Durham Book Festival 2017

This week’s post is about books and their authors, who are all women, as it happens. Writing about the City of Durham (I live just four miles from the city centre) and about the surrounding area, is a feature of this blog. (See some examples here, here, here, here and here).

Over the last ten days I’ve been at three events in this year’s Durham Book Festival – and of course I’ve got the bag. (I do like a thick, well-printed calico bag!)

Durham Book Festival 2017 calico bag

I was organised and booked tickets as soon as the brochure came out. Prompt arrival at my first event afforded me a front row seat just feet away from the great Jenni Murray, presenter of Woman’s Hour on BBC Radio 4 in the UK.  She was as direct, interesting and entertaining in person, on stage, as she is on live radio. What a privilege! Jenni was talking about her book A History of Britain in 21 Women: A Personal Selection and was encouraged to read extracts in her rich voice. I can only describe it as having a ‘caramel’ quality to it, if you have never heard her speak.She mentioned a compliment she had once been given on having ‘a well-stocked mind’; there was strong evidence of this on this occasion – I’m about to buy the book, I’m so looking forward to it.

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The next event was a morning one – with coffee and cake, no less – and the interviewee was Rachel Joyce. She is an accomplished radio drama writer, but my first introduction to her novels was  The Unlikely Pilgrimage of Harold Fry, which was given to me as a birthday present. It’s an engaging, unusual and moving story, which prompted me to then read the associated title Perfect, The Love Song of Miss Queenie Hennessy, (Queenie is a character in the first book). Queenie is located here in the North-East of England – an added bonus. In the session, Rachel was speaking about – and reading from – her new novel The Music Shop. I have not read it yet, and the event was carefully constructed so as to entice the reader in, without giving away too much of the plot. The music shop owner was introduced and we learned that he sought to help and heal his customers with suggestions of music that they needed to listen to. It is clear that this new book will demand reading and listening skills…

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And finally, I heard Harriet Harman interviewed by Anita Sethi about her autobiography A woman’s work. I’d heard her interviewed about it on Woman’s Hour (see above!) and was delighted to see her in person talking about the extensive and dramatic changes in women’s lives in political and economic spheres. She spoke convincingly yet modestly about her own involvement in fighting for change. I bought the book!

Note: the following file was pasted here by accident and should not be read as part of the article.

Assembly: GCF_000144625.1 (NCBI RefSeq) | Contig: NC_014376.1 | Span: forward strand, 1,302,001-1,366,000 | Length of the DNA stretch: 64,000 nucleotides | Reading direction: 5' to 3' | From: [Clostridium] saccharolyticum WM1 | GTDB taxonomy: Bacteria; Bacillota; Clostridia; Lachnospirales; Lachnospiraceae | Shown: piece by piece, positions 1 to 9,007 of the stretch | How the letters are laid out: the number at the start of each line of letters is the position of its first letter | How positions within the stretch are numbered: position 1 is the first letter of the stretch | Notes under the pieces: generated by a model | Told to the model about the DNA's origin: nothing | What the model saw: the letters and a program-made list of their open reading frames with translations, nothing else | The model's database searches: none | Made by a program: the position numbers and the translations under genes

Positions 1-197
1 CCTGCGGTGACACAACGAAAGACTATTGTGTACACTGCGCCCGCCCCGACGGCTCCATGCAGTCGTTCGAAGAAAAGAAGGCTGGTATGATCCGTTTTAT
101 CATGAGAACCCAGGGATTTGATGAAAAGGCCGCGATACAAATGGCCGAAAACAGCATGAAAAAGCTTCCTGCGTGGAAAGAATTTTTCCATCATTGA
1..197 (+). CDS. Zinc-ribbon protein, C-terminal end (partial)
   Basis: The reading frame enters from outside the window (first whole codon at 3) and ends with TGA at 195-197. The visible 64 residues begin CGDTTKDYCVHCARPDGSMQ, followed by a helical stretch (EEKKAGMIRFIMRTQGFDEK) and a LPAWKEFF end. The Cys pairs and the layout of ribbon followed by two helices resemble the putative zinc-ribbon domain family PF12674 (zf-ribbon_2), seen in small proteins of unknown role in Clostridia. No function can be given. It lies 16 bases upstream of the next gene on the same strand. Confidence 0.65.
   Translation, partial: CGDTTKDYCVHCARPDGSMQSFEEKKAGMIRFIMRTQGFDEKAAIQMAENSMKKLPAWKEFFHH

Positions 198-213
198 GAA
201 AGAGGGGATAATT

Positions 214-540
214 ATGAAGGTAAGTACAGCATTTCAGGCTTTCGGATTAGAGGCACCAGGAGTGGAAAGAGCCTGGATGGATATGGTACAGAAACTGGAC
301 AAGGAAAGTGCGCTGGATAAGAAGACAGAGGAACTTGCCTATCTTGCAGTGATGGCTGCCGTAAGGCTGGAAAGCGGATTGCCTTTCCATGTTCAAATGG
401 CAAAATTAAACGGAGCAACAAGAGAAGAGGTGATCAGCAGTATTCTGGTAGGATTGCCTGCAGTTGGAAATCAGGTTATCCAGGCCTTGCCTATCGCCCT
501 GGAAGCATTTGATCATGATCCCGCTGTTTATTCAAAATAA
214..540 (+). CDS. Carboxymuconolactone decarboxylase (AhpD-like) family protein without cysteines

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And in Other News…

this first print proof arrived from Spoonflower this week:

'The Reef' tea towel design by Amanda Jane Textiles

It’s a tea-towel featuring watercolour paintings of some of the beautiful fish to be found on the reefs around Australia. The fabric is a linen-cotton mix and four tea-towels can be made from a linear yard, as the width is 54″. You can see it here.

 

 

Fabric design work this week

Spoonflower is where my fabric designs are stored in an online studio. Click here to go to my studio, called ‘Amanda Jane Textiles’.

Each week, Spoonflower issues a design challenge and this week’s was ‘desert animals’. I did some research and made a list of different animal species, but really it had to be camels. They are such splendidly different creatures and having seen and experienced how their extraordinary feet work on shifting sand, I really wanted to draw one. I have other fabric designs that feature creature families, so I decided to do a mother and baby. Here is the art-work in progress.

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I felt they deserved a palm tree too.

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And here is the finished design.

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‘Mama camel and baby’ fabric design by Amanda Jane Textiles

The design will be available from Spoonflower in about a week’s time and they print on a wide variety of fabrics, so there is something for everyone.